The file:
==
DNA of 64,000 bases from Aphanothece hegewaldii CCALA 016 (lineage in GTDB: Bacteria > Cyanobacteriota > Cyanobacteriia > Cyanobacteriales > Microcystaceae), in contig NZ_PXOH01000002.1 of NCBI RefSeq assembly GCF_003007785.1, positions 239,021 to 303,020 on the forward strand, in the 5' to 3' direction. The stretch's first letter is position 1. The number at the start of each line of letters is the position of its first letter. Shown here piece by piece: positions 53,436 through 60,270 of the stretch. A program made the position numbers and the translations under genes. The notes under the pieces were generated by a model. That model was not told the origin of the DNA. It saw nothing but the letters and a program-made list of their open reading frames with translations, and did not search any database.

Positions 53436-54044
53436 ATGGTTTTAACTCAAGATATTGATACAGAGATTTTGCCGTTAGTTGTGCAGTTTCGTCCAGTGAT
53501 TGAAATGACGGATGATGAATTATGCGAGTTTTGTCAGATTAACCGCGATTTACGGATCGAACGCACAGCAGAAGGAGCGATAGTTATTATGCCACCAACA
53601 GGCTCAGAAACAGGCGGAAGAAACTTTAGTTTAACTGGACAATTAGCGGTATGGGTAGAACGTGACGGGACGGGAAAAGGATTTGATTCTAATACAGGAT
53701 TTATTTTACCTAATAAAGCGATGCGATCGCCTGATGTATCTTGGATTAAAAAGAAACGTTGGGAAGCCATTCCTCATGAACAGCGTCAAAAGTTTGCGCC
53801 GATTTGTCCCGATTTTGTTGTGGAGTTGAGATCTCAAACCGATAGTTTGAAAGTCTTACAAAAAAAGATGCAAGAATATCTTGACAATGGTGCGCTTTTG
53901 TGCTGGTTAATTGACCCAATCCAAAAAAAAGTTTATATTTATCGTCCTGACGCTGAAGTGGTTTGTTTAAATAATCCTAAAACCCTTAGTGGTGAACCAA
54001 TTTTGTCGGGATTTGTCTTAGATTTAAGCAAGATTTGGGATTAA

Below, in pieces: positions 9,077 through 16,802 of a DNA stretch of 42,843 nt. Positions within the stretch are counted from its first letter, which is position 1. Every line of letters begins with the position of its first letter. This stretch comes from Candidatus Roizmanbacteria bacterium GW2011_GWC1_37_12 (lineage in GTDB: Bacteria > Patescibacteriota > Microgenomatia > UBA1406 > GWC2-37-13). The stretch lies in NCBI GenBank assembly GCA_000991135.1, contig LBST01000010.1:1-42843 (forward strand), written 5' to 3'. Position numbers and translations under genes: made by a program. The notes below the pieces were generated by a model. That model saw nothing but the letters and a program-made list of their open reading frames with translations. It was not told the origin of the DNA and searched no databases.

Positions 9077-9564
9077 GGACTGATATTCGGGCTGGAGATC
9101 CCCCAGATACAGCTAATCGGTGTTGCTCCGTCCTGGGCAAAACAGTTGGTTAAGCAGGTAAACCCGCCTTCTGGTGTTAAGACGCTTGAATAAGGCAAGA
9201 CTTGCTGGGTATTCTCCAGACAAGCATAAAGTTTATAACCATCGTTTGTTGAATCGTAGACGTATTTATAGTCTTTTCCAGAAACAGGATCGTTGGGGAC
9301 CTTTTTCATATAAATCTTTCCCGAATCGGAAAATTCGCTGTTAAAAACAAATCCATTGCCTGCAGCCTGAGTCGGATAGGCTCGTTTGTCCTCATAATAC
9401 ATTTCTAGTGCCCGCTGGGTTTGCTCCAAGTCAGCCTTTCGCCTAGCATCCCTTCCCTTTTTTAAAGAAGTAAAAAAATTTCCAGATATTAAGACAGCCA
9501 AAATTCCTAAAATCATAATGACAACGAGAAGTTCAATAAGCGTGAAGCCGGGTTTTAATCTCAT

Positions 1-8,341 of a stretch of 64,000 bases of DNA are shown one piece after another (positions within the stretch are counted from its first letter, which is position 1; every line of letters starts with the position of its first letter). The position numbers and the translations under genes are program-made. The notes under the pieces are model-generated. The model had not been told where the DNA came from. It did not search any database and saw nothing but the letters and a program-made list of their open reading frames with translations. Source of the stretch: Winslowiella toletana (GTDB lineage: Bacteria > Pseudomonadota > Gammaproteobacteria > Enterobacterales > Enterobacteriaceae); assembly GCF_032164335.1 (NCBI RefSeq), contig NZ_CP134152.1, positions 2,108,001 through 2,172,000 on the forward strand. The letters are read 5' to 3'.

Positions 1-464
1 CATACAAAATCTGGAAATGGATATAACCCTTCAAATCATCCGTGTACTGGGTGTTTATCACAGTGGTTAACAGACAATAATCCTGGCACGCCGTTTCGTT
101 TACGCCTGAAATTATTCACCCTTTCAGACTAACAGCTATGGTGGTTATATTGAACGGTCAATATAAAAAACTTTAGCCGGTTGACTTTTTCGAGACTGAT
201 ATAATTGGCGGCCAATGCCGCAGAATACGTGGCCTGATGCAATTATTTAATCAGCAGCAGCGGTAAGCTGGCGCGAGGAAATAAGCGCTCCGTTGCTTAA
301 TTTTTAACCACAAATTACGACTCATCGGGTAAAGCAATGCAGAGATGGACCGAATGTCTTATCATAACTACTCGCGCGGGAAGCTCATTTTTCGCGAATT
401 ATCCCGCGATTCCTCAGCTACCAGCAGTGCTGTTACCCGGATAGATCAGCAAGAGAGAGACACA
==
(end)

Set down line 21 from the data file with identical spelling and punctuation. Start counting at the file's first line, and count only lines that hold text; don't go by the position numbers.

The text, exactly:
101 TACGCCTGAAATTATTCACCCTTTCAGACTAACAGCTATGGTGGTTATATTGAACGGTCAATATAAAAAACTTTAGCCGGTTGACTTTTTCGAGACTGAT